Evaluate the current law on non fatal offences, including suggestions for reform
Law surrounding non fatal offences has been much debated and it seems unanimously accepted there is need for reform. The Offences Against the Person Act 1861 (OAPA 1861) has been heavily criticised . When it was written it aimed to bring together common law into a statute and was never written as a logical and consistent set of rules.
As Henry LJ argued the law is
.. in urgent need of comprehensive reform to simplify it, rationalise it and make it trap-free... [OAPA 1861 is] yet another example of how bad laws cost money and clog up the courts with better things to do... (Lynsey ).
The Criminal Law Revision Committee (1981) looked at need for reform, due to widespread criticism. The Law Commission published a report
Legislating the Criminal Code: Offences Against the Person and General Principles in 1993 which included reforms in a Draft Bill.
The Law Commission have described OAPA 1861 as
... inefficient as a vehicle for controlling violence... many aspects of the law are still obscure and its application erratic...
In 1998, the Home Office published a consultation paper
Violence: Reforming the Offences against the Person Act 1861 which included a Draft Bill, largely based on the Law Commission proposals.
The OAPA 1861 lacks definitions of key words and phrases which therefore must be developed through case law which is less finite. Terms are constantly being argued and redefined in appeals, leading to a lack of clear decision making.
maliciously is used in S20 and S18, but not defined in OAPA 1861.
Maliciously been interpreted to mean
recklessly (Cunningham (1957)) which is clearly an extension of its ordinary modern meaning (simply imply bad motive).
maliciously is used to infer mens rea, under S18 it is unnecessary as mens rea is defined as
The definition of the offences of assault and battery are important as used as elements of other offences.
However, confusion surrounds the precise meaning of assault, compounded by the use of the term
common assault (referring to assault and battery). The word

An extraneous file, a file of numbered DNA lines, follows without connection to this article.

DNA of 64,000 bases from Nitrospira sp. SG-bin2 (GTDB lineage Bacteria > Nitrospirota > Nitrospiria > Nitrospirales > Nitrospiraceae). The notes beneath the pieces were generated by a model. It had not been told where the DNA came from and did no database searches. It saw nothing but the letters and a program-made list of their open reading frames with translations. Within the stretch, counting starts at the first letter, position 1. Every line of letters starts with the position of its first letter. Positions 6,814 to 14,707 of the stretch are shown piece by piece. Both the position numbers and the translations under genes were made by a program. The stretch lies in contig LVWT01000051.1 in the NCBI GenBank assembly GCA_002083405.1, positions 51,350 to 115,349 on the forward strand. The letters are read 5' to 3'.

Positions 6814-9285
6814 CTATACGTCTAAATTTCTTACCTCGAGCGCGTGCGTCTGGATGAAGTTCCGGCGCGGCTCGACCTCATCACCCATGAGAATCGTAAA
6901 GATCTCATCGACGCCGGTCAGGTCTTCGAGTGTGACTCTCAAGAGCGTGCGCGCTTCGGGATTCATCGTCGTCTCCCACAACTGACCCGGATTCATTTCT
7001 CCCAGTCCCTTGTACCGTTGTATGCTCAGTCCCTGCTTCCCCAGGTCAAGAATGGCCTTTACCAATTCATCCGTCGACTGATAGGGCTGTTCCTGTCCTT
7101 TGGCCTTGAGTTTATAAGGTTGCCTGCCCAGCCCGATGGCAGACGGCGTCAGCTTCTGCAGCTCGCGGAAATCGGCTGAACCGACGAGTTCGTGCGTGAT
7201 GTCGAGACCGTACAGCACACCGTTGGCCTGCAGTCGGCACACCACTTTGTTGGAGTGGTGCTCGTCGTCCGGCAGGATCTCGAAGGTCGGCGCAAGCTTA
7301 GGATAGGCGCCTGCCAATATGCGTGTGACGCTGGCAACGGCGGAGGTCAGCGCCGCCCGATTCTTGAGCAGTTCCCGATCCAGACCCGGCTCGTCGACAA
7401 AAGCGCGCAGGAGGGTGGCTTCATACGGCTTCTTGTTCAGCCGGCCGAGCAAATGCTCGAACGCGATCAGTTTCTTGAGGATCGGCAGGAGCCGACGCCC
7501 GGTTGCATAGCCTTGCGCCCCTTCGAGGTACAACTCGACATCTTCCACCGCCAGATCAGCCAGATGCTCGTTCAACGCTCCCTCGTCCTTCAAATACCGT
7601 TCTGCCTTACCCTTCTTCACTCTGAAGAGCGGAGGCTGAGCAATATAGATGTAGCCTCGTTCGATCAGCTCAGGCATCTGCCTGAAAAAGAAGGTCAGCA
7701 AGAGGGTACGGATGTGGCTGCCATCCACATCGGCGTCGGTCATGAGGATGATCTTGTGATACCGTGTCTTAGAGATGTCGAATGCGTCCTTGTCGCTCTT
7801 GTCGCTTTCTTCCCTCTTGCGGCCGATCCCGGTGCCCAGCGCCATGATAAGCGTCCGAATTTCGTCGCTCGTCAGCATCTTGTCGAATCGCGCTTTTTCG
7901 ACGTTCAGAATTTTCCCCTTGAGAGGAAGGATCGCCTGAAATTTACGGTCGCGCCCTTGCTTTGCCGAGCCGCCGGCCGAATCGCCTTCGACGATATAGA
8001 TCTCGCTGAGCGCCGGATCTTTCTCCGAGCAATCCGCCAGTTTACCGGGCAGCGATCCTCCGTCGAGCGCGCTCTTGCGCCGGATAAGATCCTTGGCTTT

assault has been used in different ways in different statutes, even within the same statute. For example, S39 of the Criminal Justice Act 1988 (CJA 1988) refers to
common assault and battery but S40 refers to
a common assault .
No statutory definition of the offence of assault despite the length of sentence and offence classification being set out in S39 of CJA 1998.
‘Inflict’ and ‘cause’
S20 defines the offence by the phrase
inflict any grievous bodily harm compared to S18 which states
cause any grievous bodily harm.
Originally it was understood that
inflict had a narrower meaning than
cause and required an assault or battery. Now it is established that
cause have the same meaning and do not require assault or battery (Burstow (1997)).
The wider interpretation is criticised for permitting liability under S20, where there is insufficient fault on the defendant’s behalf to justify such a serious conviction. Perversely, a defendant could be held liable for a S20 offence with mens rea of subjective recklessness more easily than liable for the lesser offence under S47 which does require an assault.
The OAPA 1861 does not define term
Through case law, breaking of the skin has developed as the key factor (JCC v Eisenhower (1994)). This definition does not follow the normal understanding of the word
Theoretically allows for an injury caused by pin prick to be counted as a S20 wounding offence. The CPS Charging Standards recommend more minor injuries charged under S47. These are only guidelines which are not legally binding and once a charge is brought it will be decided in relation to case law and statute.
Many aspects of this area of the law are seen as inconsistent.
The offence under S39 of the CJA 1998 and offences under S47, S20 and S18 of the OAPA 1861 are not designed as a logical hierarchy. This causes inherent problems with non fatal offences against the person.
There are conflicting ideas about what is sufficient mens rea.